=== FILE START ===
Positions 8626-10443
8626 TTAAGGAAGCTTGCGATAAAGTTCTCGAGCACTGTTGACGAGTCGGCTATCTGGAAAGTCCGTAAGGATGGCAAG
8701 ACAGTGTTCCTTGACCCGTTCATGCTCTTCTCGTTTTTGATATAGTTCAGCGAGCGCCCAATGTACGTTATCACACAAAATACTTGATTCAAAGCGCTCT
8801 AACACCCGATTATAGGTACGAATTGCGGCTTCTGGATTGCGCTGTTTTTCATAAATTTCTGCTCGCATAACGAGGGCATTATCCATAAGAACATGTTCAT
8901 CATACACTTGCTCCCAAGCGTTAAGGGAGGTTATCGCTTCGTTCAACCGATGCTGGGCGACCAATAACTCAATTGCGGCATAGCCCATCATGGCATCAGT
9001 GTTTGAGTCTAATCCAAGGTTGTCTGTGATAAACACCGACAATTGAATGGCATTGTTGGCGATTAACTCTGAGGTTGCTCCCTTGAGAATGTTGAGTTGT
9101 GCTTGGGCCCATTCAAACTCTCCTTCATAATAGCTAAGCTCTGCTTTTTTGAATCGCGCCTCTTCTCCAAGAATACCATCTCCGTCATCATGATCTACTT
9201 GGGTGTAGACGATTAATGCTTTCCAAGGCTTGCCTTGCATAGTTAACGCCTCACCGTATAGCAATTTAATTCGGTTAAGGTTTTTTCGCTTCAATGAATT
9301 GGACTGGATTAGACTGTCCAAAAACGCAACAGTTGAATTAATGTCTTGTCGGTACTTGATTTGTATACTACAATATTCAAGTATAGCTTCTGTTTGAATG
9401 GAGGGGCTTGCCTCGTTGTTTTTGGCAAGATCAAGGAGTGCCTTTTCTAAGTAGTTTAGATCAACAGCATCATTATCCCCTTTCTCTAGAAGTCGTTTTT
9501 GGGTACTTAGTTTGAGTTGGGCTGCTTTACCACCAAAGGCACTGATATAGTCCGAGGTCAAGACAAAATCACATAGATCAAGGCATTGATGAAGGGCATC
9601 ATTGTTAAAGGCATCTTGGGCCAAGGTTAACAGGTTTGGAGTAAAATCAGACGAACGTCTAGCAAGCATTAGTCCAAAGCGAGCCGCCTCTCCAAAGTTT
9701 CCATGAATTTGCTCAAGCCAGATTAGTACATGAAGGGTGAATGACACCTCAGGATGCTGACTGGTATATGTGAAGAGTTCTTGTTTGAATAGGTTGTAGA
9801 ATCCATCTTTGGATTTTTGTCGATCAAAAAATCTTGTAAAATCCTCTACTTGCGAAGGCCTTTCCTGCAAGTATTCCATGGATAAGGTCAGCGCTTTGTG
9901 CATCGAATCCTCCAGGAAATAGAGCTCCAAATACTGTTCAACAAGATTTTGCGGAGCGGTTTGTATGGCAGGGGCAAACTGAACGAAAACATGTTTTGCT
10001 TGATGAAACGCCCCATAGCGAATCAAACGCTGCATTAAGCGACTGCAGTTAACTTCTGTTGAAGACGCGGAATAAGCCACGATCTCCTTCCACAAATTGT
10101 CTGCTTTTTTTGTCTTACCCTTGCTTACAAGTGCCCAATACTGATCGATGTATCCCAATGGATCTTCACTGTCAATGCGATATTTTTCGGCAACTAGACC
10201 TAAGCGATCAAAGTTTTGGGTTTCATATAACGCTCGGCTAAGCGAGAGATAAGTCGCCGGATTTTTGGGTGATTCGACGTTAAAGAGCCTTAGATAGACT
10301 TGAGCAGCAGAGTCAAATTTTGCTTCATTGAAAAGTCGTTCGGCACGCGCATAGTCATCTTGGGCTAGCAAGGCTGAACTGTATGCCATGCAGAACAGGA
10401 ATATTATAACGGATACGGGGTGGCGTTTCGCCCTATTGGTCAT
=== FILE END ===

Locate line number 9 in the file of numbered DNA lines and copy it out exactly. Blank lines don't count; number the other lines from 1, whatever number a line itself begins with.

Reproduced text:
9301 GGACTGGATTAGACTGTCCAAAAACGCAACAGTTGAATTAATGTCTTGTCGGTACTTGATTTGTATACTACAATATTCAAGTATAGCTTCTGTTTGAATG